By hedging you're simply speculating that the currency your fund is in DOESNT lose value compared to others. This is especially relevant for us Canadians investing in US funds. A large chunk of my gains the last few years have been because the CAD nose-dived against the USD, and hedging would've prevented those gains.

It's a double-edged sword, but generally speaking NOT hedging is better AFAIK, since that way you're not biasing/picking your favourite currency.

(Though Vanguard Canada also offers CAD-hedged index funds)
 

vypek

Member
Oct 25, 2017
3,867
I was feeling kind of bad that I didn't do a buy with prices as what they are since a payday is usually a day I also buy. But I had been planning for a while to apply what is essentially an "extra" paycheck since its the 3rd one of this month to my student loans. Made a big payment against them which will save some interest. I think it was pretty worthwhile.

Also, I'm a lot less disturbed at my portfolio than I thought I would be for when I experience the first dive. Just going to keep going along with the same contribution plan I've had since the start of the year.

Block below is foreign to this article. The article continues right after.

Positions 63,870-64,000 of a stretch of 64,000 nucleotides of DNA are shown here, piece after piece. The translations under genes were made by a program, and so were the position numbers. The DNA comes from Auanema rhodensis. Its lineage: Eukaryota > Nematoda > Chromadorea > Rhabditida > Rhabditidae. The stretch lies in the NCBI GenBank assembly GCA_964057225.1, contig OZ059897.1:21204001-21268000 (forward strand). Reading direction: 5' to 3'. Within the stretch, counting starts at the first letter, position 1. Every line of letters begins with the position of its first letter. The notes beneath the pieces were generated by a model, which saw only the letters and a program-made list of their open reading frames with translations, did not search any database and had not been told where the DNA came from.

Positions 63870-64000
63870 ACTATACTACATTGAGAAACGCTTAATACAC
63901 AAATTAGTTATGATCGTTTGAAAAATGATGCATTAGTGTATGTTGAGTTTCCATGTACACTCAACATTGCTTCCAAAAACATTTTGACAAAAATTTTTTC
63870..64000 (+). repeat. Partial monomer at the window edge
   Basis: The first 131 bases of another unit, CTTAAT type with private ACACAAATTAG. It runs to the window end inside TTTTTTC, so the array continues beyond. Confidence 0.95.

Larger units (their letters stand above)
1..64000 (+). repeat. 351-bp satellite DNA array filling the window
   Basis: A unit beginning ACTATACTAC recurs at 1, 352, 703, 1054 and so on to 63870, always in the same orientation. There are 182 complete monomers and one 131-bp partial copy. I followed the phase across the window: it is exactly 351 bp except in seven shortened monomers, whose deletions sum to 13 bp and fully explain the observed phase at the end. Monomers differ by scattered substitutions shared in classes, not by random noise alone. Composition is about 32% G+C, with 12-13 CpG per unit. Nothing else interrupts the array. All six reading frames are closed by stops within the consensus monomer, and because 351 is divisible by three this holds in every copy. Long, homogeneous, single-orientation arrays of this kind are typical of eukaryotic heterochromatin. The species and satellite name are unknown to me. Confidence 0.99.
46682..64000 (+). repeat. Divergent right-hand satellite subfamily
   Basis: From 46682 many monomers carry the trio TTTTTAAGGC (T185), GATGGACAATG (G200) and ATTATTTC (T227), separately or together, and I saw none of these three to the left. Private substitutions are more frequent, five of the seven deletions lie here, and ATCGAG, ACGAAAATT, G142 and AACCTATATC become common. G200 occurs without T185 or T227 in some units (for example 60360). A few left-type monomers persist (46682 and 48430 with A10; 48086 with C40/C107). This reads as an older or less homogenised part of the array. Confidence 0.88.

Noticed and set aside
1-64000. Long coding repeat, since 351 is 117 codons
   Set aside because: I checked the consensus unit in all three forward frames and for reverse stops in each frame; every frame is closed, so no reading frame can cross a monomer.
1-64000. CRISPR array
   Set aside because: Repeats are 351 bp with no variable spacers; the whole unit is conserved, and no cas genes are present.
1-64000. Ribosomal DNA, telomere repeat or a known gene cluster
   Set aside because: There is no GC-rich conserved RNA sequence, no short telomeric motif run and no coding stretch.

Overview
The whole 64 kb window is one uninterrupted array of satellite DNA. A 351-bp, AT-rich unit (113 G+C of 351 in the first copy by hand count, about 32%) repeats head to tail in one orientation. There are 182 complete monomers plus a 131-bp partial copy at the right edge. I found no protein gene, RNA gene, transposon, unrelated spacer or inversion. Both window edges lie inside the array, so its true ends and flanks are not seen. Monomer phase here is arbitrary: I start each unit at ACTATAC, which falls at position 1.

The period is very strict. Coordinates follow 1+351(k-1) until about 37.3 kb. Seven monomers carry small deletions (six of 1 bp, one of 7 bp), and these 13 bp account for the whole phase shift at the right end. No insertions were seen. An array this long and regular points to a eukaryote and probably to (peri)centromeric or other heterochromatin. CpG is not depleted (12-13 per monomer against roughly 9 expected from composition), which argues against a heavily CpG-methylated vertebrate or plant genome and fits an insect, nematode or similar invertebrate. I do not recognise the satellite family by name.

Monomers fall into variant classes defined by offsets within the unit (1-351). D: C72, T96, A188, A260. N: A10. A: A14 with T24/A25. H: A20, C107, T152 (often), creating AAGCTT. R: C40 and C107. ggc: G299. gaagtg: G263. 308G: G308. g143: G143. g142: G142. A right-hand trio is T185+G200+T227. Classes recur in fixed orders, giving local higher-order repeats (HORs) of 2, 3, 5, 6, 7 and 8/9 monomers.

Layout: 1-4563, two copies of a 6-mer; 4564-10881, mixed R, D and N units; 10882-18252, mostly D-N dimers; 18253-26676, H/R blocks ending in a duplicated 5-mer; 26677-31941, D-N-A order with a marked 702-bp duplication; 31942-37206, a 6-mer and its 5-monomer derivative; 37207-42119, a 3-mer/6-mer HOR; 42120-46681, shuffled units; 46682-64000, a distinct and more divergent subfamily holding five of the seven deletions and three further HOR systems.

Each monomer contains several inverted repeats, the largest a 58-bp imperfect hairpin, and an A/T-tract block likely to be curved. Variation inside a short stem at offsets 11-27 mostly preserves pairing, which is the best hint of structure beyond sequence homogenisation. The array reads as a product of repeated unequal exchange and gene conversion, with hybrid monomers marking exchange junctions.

OP
OP
TheTrinity

TheTrinity

Member
Oct 25, 2017
255
Yeah, kind of sad that I can't keep buying right now but we're saving up a downpayment so that's the priority at the moment. So tempting to plow the money into investments haha!
 

MrBob

Member
Oct 25, 2017
2,392
I was feeling kind of bad that I didn't do a buy with prices as what they are since a payday is usually a day I also buy. But I had been planning for a while to apply what is essentially an "extra" paycheck since its the 3rd one of this month to my student loans. Made a big payment against them which will save some interest. I think it was pretty worthwhile.

Also, I'm a lot less disturbed at my portfolio than I thought I would be for when I experience the first dive. Just going to keep going along with the same contribution plan I've had since the start of the year.
The best course of action is just to consistently make your regular contributions. I split up a monthly contribution to weekly contributions through vtsax and vtiax on vanguard since I can buy fractional shares of these funds (the mutual fund equivalent of VTI and vxus).

Prices will probably be cheaper next week more than likely but it's near impossible to time the market unless you are super lucky, so just stick with the regular contribution game plan.
 
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tokkun

Member
Oct 27, 2017
1,364